Person of the month: Frederick Bates
Every month, we’re stepping back in time to meet characters from Calke’s past. Join us on this journey as we discover the people who lived and worked on the estate, and then meet their modern-day equivalents who help to keep Calke alive today.
We’d like you to meet…
Frederick Bates, Head Gardener c1886–1911
Frederick Bates was born in 1843 in Stoke Poges, in Buckinghamshire. His father, William, was a gardener, working on the Stoke Park Estate when Frederick was young. By 1861, Frederick had followed in his father’s footsteps and is recorded as working as a gardener, along with his brother Arthur, and William’s grandson, John.
By 1871, Frederick had moved to Leicestershire and was still working as a gardener. He boarded with a widow in Appleby Magna, possible working at the now-demolished Moore Estate at Appleby Hall, which was close to his lodgings.
Frederick married Ann Hooker in 1872 at St Pancras Old Church in London. The couple lived in London after their marriage, where Frederick worked at Kew Gardens – something he must have been proud of, since he registered with the Kew Guild after he left and remained a member until 1908.
Frederick at Calke
By 1881, Frederick was once again living in Appleby with wife Ann and children Annie, Edith, Frederick, Frederick William and Harry.
Frederick moved to Calke sometime before 1886. When Sir John, the 9th Baronet, died in 1886, Frederick was listed as the Head Gardener at Calke Abbey, and continued to work for Sir Vauncey. Frederick and Sir Vauncey were similar ages, and Fred was able to supply moths from the garden for Sir Vauncey’s extensive collection.
Vauncey’s only son, Richard, was a frequent visitor to the gardens and his diaries tell of moth-catching and visits to Ivy Cottage, a play house used by the children just outside the Kitchen Garden, where Richard kept his own moth collection and tended his garden. On Boxing Day 1893, Richard records Fred sugaring trees in the Pleasure Grounds. This involved painting the trees with a sugary solution to attract moths. When Richard turned 21, he was presented with a silver cup, to which Frederick contributed and attended the ceremony.
In 1891 Fred is recorded as living in Calke Village with his family, except daughter Annie, who moved to Kent to work as a servant for a wealthy farmer. Fred and Ann had another daughter, Lily, who passed away at ten months old and is buried in Ticknall. They went on to have another daughter, Clara, who was born at Calke.
In their time at Calke all the Bates’ children went to school in Ticknall, although none of Frederick’s children followed him into the gardening profession. Still working as a gardener at age 68 in 1911, Fred died the following year.
Fred’s daughter Clara went on to marry Arthur Ernest Turner in 1917, pictured second from left in the picture above. Arthur’s family ran Calke Mill and lived in Calke Mill Farmhouse. The Mill, together with the farm buildings, was lost under Staunton Harold Reservoir in the 1960s.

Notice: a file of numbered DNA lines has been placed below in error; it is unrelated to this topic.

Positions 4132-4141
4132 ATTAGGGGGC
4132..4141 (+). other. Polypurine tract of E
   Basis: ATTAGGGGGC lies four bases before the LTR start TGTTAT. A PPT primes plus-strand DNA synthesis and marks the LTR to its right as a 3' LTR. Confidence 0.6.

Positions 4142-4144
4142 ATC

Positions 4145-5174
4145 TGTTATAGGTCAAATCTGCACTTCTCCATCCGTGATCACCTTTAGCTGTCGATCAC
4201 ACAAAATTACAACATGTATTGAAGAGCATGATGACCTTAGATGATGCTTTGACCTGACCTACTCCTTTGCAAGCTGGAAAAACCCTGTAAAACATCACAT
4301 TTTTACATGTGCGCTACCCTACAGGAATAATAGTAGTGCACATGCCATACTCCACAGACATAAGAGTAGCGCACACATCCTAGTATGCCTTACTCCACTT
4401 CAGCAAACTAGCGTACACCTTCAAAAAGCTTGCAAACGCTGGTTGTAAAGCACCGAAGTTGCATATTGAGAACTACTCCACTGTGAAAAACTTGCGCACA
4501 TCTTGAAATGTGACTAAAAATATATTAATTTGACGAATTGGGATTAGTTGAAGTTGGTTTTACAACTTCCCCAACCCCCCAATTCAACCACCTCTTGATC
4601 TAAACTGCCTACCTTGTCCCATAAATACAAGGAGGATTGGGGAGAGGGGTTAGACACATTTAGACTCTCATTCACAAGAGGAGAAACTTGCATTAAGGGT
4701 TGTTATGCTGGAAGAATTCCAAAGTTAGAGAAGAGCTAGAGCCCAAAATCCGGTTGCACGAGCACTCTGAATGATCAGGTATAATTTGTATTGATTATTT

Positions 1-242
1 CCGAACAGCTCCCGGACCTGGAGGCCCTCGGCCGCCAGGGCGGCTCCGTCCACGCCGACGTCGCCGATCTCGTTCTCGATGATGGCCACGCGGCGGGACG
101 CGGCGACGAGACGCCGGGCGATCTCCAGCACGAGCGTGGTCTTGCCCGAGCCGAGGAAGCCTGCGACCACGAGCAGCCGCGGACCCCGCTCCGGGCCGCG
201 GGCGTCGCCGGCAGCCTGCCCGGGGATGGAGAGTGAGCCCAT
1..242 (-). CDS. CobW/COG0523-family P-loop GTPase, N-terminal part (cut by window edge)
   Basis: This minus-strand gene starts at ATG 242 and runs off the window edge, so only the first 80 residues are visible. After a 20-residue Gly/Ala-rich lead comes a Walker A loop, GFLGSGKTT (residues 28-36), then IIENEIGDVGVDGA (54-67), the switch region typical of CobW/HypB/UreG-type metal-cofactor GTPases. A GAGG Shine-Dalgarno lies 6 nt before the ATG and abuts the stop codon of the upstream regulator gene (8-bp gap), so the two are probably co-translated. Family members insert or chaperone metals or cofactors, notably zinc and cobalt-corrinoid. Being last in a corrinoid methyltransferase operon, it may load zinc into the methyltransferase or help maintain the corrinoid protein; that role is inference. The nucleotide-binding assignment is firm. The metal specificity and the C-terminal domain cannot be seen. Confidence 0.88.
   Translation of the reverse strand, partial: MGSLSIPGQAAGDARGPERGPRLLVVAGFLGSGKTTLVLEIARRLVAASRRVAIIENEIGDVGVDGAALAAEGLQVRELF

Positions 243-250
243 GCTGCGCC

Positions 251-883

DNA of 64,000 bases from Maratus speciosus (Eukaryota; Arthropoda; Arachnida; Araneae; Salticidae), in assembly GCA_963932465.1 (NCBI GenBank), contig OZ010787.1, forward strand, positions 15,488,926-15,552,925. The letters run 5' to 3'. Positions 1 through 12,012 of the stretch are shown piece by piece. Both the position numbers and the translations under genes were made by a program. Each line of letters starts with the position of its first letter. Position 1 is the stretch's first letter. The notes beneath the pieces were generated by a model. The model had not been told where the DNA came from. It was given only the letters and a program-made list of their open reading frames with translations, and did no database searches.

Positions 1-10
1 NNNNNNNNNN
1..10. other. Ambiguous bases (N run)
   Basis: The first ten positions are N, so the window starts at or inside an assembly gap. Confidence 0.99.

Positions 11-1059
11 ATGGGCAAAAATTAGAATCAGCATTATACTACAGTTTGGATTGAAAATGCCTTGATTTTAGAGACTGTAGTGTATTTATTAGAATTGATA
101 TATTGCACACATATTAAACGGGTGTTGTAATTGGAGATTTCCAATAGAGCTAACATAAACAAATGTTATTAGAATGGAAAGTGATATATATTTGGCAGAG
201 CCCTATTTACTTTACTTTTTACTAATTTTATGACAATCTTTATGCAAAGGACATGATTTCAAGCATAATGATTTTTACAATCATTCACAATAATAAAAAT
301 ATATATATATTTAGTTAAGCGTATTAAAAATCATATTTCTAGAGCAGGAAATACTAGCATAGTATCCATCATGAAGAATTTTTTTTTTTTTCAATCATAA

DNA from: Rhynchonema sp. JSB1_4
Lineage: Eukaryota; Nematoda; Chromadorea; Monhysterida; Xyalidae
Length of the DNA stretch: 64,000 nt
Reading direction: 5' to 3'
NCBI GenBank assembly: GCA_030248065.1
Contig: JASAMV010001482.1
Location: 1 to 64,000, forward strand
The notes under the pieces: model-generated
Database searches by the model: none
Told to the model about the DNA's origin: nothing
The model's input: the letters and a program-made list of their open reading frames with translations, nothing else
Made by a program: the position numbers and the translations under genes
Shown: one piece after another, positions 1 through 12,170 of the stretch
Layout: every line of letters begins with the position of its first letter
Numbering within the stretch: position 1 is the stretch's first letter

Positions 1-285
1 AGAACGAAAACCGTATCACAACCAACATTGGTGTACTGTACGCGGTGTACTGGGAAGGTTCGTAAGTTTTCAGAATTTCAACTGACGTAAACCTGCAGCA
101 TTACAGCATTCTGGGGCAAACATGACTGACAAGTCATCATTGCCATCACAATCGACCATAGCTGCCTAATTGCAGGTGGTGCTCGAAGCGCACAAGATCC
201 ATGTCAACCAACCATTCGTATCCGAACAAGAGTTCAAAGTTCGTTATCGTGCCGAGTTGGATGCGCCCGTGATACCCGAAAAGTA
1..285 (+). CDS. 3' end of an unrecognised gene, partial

Hear from a modern-day gardener
Héloïse Brooke, Head Gardener
I’m Héloïse, the Head Gardener at Calke, a role that is still fundamentally the same as in the past. Much like today, the role of a Head Gardener in Victorian times was to have the skills and training to lead a team of gardeners, keep the garden looking beautiful and ensure it was productive, so the family would never lack fruit or vegetables. Like Fred, Héloïse did her early training at Kew Gardens, which gave her the skills needed to become Head Gardener at Calke.
The Head Gardener would choose plants and design planting schemes, within a budget, and would answer directly to the owner. Along with their more experienced staff, they would also train up apprentice gardeners and pass on craft skills, much as the Calke gardeners do today.
" If Fred Bates visited today, he would recognise many of the daily tasks we do, such as seed sowing, pruning, digging, preparing beds, cleaning glasshouses and planting that are done in exactly the same way as in the past."
Today we use more machinery in the garden, such as mowers and hedge trimmers, and health and safety is now a much greater consideration! We use very few chemicals, whilst in Victorian times the use of poisons, such as nicotine to kill insects in the glasshouses and arsenic to kill weeds and other insect pests, led to sometimes severe health problems and reduced life expectancy. Gardeners would also have to keep the coal fired heating systems for the glasshouses going during the winter, which was a smoky and messy job that we no longer have to undertake.
A team of gardeners
In the nineteenth century there were up to eleven people working in the gardens, including a boy and three weeding women. Now we have three full-time gardeners, two part-time seasonal gardeners, a trainee and a team of gardening volunteers. The gardens were a private preserve of the family and their chosen guests, and were probably seen by very few people, whilst we now welcome visitors almost every day of the year.
Perhaps the most visible change in the role of Head Gardener is that it’s just as likely to be held by a woman as a man, luckily for me!